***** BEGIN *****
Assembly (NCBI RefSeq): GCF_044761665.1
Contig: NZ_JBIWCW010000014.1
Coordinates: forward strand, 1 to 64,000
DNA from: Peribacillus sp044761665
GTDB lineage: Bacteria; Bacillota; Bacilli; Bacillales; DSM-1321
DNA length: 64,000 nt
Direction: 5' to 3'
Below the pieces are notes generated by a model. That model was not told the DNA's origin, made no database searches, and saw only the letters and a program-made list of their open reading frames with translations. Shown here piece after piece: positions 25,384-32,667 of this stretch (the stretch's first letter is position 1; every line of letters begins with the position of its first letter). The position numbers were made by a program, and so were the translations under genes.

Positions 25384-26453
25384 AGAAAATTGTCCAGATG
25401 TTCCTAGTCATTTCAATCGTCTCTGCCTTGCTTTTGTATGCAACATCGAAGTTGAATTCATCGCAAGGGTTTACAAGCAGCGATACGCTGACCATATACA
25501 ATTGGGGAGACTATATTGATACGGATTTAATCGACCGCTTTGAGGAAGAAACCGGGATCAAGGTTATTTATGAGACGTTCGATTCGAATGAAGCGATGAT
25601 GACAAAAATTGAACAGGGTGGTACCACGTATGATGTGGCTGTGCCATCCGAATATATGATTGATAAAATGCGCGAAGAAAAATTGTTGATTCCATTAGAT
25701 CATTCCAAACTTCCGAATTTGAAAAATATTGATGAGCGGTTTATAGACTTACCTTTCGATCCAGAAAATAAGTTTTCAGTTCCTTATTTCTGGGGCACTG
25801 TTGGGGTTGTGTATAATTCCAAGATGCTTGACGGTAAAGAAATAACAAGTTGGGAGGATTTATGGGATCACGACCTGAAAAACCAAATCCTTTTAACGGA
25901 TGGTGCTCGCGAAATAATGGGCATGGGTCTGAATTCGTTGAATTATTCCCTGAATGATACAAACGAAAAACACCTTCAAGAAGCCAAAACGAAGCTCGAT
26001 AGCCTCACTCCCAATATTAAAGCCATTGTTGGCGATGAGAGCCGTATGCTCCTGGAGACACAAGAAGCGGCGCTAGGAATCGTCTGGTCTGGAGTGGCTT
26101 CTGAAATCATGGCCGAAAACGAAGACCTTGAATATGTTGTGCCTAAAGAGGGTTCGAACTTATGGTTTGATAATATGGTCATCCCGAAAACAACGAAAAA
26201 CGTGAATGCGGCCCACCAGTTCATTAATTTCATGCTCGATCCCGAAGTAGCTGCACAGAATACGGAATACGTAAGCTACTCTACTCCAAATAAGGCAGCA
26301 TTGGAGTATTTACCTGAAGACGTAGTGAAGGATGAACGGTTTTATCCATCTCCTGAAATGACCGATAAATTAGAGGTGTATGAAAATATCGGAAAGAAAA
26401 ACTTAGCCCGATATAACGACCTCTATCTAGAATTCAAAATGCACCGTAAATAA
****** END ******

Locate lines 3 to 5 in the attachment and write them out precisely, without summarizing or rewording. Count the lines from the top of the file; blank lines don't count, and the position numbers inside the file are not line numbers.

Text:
Coordinates: forward strand, 1 to 64,000
DNA from: Peribacillus sp044761665
GTDB lineage: Bacteria; Bacillota; Bacilli; Bacillales; DSM-1321